The PSAT/NMSQT: Its Purpose & Benefits
The following is a repost of an essay written by our founder, Matthew Pietrafetta, for the blog last year. As the 2018 PSAT/NMSQT is just around the corner, we hope this is a helpful reminder of what the test is and the benefits of a good score.
The PSAT/NMSQT is upon us! This College Board exam for 10th and 11th graders isn’t just a preliminary version of the exam they will take to qualify for college entrance. The PSAT is a big deal, not just a pre-big-deal – aiming for a strong PSAT score helps students (and their parents) do three critical things: predict, qualify, and learn.
Predicting performance with the PSAT
Since its 2016 revision, the PSAT/NMSQT has become a better-than-ever predictor of the SAT. In almost every way, the PSAT looks, reads, and feels like a full-length SAT, covering nearly identical content in almost the same amount of time. Because of this, a strong PSAT score helps predict a strong SAT score.
Evidence-based Reading & Writing
- PSAT’s Reading is almost identical to SAT’s, except PSAT Reading is five questions fewer and five minutes shorter.
- PSAT’s Writing & Language is the same as SAT’s.
- PSAT’s no-calculator section is three questions fewer than SAT’s but offers same amount of time.
- PSAT’s calculator section features seven questions fewer in ten fewer minutes.
- The SAT optional essay is NOT offered at all on the PSAT.
The table below offers a side-by-side comparison of the structure and content of the two exams.
In short, the PSAT is only 15 questions fewer and 15 minutes shorter than the SAT (not counting the essay of course).
Good News for Students
The close comparison of the PSAT and SAT is good news for students. From both a content and experience standpoint, taking the PSAT prepares students for both the material covered on the full-length SAT as well as the experience of sitting for a lengthy and rigorous standardized test. A strong PSAT score predicts similar performance on the SAT.
As a predictor, the PSAT can help students year over year. Because the new PSAT system offers testing from 8th grade to 11th grade, if a school district offers that testing, a student can have a transparent view of where he or she is tracking towards 11th grade.
Qualifying for scholarships with the PSAT
A strong PSAT score can also help students earn recognition, and sometimes scholarship dollars, as either a commended scholar or a national merit scholar.
Each state has two cut-off thresholds (one for commended scholar, one for national merit) to qualify for these designations, which are determined by fall of senior year. Many colleges offer scholarships associated with these honors, though PSAT scores are not typically provided to colleges as part of the application.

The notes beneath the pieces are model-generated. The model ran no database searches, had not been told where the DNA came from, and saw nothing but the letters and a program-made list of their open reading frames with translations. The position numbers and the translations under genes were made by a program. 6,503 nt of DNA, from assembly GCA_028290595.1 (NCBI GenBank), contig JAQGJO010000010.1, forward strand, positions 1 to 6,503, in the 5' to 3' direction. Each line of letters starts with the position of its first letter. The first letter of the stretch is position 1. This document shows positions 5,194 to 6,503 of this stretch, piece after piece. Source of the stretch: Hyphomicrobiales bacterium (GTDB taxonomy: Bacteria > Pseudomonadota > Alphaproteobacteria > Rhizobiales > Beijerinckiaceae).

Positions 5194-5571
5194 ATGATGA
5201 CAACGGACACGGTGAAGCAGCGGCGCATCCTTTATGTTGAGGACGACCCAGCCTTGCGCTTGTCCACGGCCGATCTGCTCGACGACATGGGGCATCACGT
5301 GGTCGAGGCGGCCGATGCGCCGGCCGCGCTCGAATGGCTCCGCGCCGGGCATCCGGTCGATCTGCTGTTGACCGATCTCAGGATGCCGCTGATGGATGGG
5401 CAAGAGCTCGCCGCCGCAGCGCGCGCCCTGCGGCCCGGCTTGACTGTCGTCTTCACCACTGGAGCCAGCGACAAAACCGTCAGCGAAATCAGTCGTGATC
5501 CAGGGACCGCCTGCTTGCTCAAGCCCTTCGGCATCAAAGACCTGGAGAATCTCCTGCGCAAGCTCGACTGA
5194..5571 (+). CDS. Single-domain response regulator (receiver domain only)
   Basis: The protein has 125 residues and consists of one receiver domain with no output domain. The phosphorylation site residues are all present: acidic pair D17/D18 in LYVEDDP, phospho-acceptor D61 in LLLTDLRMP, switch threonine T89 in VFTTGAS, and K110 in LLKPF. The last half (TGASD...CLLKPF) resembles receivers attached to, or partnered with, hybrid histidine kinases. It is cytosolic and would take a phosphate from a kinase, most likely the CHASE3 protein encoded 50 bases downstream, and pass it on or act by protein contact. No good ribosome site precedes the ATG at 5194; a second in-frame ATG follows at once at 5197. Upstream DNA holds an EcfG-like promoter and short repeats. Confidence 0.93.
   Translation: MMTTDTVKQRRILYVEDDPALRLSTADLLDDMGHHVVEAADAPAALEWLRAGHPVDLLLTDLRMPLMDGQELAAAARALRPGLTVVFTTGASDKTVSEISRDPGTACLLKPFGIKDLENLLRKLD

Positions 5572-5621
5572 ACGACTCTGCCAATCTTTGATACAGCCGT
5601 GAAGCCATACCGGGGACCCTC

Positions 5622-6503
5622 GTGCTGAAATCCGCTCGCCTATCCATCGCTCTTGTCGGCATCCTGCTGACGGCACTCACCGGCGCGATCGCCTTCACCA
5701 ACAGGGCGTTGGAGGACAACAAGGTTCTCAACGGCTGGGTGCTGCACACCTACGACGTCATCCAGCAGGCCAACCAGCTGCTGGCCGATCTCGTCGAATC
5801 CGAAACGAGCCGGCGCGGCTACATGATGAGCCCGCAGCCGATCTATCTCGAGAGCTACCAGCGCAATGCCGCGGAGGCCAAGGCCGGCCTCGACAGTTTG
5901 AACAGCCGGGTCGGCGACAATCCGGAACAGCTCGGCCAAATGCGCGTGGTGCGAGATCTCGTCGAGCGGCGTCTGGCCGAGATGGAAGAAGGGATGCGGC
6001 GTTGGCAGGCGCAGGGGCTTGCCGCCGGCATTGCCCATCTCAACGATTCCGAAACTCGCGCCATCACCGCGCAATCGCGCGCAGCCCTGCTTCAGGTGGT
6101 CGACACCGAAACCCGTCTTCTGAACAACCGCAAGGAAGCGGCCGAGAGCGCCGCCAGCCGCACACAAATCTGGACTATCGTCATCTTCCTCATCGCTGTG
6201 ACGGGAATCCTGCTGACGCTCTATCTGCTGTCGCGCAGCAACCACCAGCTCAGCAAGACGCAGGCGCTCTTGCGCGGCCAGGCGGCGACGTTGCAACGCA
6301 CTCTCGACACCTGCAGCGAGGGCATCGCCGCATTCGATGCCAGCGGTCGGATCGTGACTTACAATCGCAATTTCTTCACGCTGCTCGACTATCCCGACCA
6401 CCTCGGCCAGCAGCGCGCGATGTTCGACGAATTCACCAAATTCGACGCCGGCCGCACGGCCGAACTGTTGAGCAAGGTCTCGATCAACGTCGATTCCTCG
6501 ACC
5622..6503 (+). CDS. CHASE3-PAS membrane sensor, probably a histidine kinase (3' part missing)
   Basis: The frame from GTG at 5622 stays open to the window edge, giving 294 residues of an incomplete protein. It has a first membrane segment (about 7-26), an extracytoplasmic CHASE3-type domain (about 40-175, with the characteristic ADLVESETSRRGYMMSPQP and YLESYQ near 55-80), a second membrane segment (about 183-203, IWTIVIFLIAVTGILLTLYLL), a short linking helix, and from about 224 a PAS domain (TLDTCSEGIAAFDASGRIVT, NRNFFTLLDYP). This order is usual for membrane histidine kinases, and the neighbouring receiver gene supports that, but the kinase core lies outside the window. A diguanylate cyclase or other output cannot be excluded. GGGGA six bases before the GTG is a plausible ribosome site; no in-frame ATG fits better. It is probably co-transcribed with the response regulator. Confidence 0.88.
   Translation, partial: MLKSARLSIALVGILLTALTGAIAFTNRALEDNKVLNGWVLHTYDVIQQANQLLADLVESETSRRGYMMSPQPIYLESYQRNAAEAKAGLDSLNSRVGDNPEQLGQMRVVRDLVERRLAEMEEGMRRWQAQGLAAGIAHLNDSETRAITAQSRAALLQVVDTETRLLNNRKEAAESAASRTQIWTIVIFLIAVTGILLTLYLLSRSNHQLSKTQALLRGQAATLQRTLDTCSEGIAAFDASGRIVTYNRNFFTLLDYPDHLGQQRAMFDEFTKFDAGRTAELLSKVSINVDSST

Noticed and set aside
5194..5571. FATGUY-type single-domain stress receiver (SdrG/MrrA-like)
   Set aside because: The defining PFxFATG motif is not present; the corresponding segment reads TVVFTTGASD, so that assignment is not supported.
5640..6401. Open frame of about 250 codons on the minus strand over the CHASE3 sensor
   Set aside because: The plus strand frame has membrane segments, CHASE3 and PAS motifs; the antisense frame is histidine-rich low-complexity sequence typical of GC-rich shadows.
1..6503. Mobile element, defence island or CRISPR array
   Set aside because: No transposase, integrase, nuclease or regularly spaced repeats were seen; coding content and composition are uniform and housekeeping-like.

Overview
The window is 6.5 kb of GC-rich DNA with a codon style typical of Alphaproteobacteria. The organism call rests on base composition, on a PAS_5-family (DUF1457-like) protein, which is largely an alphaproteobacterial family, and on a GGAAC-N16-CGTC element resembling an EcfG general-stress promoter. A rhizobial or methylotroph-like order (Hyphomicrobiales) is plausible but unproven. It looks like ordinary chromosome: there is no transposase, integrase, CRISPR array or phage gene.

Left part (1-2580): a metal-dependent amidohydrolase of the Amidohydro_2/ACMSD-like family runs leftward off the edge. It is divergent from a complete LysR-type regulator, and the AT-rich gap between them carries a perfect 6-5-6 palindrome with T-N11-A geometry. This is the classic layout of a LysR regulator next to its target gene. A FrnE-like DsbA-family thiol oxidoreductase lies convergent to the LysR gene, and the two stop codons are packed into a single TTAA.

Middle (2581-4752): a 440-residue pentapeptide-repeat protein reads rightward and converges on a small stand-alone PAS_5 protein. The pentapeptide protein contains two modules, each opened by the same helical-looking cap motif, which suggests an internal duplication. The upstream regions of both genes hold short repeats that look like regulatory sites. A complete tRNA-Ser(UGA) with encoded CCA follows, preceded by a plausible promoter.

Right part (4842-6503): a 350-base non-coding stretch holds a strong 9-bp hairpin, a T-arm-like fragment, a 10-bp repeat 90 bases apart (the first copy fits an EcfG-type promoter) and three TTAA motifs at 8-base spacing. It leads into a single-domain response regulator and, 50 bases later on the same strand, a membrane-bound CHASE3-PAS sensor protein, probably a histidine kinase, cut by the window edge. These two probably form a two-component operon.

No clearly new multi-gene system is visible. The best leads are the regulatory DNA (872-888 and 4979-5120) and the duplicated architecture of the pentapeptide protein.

See additional details in the table below.
Learning to improve with the PSAT
The most important function of the PSAT is to help students learn. So what’s the best way to drill down into and learn the most from a student’s score report?
Composite Scores: The high-level view
The highest-level view of performance is the total score and the two section scores: Evidence-Based Reading & Writing and Math. These scores begin to tell the story: how does performance compare between the skills areas? Is there a discrepancy that calls for particular attention and focus? Percentiles provide context on a student’s performance in comparison to peers.
Subscores: Where to focus for improvement
Subscores help you drill down further: are there particular question types in reading, grammar or math that are in need of attention? “Yes, I’ve never really learned the nuts and bolts of grammar, and sure enough my Standard English Conventions subscore shows it.” “I find aspects of algebra very challenging, and sure enough my Heart of Algebra score makes it obvious.”
The subscores provide more detailed information on particular skill areas, and the red, yellow, and green color bars indicate a student’s college readiness.
Question & Answer Analysis: question-level detail
The most productive level of learning takes place at the question level. “What did I get wrong and what did I pick instead of the correct answer?” There is no true learning without understanding error – digging into the thinking behind erroneous answers builds skills and self-knowledge. “Was that an easy, medium, or hard question?“ “Oh, I see why I picked C instead of B – I missed that detail in the passage, don’t understand comma use perfectly, or failed to distribute a negative when FOILing out that algebraic expression.”
The question-level feedback also provides the relationship to the cross-section and sub-section scores, so a student can identify if the question they missed was related to a particular skill area.
The Test Booklet: A Window into student problem-solving
One of the most important pieces of feedback comes the actual test booklet from the PSAT. This booklet is key. Inside, students can see their own work. Did you annotate the reading passage? Did you write out your steps in that math problem or instead do mental math and hence caused the careless mistake?
The booklet provides an incredibly valuable opportunity to explore a student’s specific problem-solving process and to coach, modify, learn, and grow.
In all, the PSAT provides a valuable opportunity for growth and learning, no matter what the score.